The Phnom Penh Players’ production of Tony Award-winning play Red provides an artful exploration of the legendary American expressionist in a two-man performance
The Phnom Penh Players’ intellectual tale of artistic agony is set to close tonight after a successful two-week run that has left audience members’ minds intriguingly bent.
Red, which won the Tony Award in 2010 for Best Play, will leave art enthusiasts entertained and the philosophically inclined satisfied with its rich dive into the mind of one of the 20th century’s most cherished abstract painters.
With its passionately immersed cast and intense dialogue, it will likely leave audiences wishing they could watch it again for a second attempt to digest the substance of this cerebral drama.
The play is based on painter Mark Rothko’s life in the late 1950s.
Best known for his abstract paintings featuring huge adjacent bars of varying colour shades, the real-life artist was awarded the world’s largest art commission (as of 1958) to paint the interior of the Four Seasons Restaurant in Manhattan.
He eventually decided that such a luxurious restaurant, home to power lunches for New York’s ruling class, would be an inappropriate place to display his art.
Reportedly, he told an acquaintance that he wanted to make the diners “feel that they are trapped in a room where all the doors and windows are bricked up, so that all they can do is butt their heads forever against the wall”.
Already concerned that collectors were buying his paintings out of fleeting fashion rather than sincere appreciation, he returned the commission.
Red explores the artist at this point in his life through his relationship with his fictional assistant Ken.
Demented both by his concerns over the Four Seasons commission and his resentment of the rise of pop artists like Andy Warhol, the artist uses Ken as a vent for all he sees wrong in the world.
The play opens with Ken’s first day on the job. He is meek at first, eager to please his abusive boss with the hopes of impressing him with his own paintings. But as the play evolves, Ken increasingly becomes a foil to the solipsistic artist.
True to the play’s philosophical nature, the chemistry between the two men has an intentionally Nietzschean bent.
Toward the beginning, Rothko chides Ken for never having read the writings of the 19th-century German philosopher.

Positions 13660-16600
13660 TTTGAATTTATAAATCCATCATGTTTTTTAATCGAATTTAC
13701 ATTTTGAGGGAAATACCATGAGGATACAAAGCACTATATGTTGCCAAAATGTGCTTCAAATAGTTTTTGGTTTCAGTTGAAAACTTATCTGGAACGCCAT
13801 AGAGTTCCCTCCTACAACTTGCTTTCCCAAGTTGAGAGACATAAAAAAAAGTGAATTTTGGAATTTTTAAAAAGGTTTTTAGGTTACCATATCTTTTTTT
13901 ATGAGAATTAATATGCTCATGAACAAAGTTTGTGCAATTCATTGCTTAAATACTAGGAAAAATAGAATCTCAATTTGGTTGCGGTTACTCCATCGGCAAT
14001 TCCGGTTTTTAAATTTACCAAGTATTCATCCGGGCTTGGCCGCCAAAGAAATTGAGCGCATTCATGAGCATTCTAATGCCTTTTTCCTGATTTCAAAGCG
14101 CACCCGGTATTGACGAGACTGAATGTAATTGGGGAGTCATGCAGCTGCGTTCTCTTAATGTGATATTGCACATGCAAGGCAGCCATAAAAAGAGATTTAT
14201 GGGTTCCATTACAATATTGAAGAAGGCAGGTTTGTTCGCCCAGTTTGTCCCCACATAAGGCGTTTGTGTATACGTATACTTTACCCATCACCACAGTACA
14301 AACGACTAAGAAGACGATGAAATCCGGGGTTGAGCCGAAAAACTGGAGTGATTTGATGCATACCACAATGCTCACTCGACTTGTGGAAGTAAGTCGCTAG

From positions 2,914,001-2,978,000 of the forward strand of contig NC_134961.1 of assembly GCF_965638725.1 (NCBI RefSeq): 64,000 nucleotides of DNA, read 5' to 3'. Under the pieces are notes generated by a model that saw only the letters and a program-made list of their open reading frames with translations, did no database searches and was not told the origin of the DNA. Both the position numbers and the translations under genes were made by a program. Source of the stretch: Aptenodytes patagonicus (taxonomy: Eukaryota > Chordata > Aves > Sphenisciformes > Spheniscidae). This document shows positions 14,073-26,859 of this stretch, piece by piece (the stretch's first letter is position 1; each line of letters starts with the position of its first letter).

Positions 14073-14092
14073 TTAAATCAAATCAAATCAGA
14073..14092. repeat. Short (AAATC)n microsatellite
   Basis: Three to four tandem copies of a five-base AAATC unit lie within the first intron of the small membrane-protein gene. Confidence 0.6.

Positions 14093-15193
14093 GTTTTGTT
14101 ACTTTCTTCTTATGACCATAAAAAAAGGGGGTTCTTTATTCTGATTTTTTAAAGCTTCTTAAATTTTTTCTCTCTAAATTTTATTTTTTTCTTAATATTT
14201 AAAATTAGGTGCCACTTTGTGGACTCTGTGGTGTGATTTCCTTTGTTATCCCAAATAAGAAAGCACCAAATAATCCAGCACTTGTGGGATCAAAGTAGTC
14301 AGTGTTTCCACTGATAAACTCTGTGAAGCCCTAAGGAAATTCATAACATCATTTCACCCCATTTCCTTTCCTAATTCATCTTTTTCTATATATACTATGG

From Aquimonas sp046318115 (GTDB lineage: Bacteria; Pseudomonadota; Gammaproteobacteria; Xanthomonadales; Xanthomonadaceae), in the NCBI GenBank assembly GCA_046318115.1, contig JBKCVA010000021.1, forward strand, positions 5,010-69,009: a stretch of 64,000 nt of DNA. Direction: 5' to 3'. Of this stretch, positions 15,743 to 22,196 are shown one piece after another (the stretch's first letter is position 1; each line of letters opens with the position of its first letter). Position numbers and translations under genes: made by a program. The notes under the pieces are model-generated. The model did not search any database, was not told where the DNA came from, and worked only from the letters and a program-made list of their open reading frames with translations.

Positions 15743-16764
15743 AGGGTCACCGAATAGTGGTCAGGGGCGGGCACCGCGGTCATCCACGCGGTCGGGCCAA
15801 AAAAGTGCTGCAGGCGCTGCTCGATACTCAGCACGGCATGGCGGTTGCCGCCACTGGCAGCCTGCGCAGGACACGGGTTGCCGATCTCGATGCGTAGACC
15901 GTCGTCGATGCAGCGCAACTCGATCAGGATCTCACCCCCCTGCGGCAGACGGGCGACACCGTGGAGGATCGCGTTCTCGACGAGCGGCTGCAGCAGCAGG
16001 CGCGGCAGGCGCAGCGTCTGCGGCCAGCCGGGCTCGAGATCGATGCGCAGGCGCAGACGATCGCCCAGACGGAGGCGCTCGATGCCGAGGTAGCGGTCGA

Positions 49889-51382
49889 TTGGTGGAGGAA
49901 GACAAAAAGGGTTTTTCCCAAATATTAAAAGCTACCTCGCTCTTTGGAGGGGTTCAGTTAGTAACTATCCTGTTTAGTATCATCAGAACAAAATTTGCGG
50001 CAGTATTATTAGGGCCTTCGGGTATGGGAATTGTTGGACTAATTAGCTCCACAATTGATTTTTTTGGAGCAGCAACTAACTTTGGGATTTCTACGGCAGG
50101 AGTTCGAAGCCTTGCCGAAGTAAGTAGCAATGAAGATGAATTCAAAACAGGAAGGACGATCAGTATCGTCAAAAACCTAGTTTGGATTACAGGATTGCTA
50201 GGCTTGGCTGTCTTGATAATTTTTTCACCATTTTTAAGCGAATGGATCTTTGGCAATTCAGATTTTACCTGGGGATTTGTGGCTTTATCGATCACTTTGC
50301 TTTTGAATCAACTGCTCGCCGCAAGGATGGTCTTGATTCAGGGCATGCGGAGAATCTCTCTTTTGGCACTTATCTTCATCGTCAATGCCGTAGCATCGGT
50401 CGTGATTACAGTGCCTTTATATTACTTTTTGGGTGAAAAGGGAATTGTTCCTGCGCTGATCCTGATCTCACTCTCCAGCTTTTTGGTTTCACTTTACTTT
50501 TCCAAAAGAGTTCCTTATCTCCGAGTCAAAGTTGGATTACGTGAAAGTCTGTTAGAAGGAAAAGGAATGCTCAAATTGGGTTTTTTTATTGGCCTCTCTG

He cites The Birth of Tragedy – Friedrich Nietzsche’s first published book – as a particularly important text for an artist to read.
As hinted in the dialogue, the play mimics elements of the Apollonian and Dionysian formula that Nietzsche identified as central to Greek tragedy in The Birth of Tragedy: the Apollonian is rational and analytical, while the Dionysian is emotional and instinctive. Nietzsche believed that true tragedy could only be produced by the tension between these two opposing forces.
While Red isn’t a tragedy, traits of the two Greek gods are fused together in the supposed style of the ancient playwrights. Ken is the logical Apollonian, while Rothko is the impulsive Dionysian.
The acting itself is a high watermark for the Phnom Penh Players. Paul de Havilland (Rothko) effectively encompasses the persona of the self-obsessed artist. His seemingly authentic New York accent is all the more remarkable given that he is Australian.
Tom Pearson (Ken) also impresses as his character evolves over a two-year period from a passive fan struck by the presence of a genius to a headstrong critic of the antihero’s dynamic but ultimately
self-destructive mind – Rothko’s eventual suicide is hinted at in the dialogue.
The show’s centrepiece is Rothko’s ego, which both actors respond to masterly.
That ego is best represented through an unsettling monologue toward the end that serves as one of the show’s most memorable moments.
“Conflicted, nuanced, troubled, diseased, doomed!” exclaims Rothko at the end of the speech.
“I am not fine, we are not fine, we are anything but fine!”
Red will be performed tonight at Le Grand Palais, #16 Street 130 at 7pm.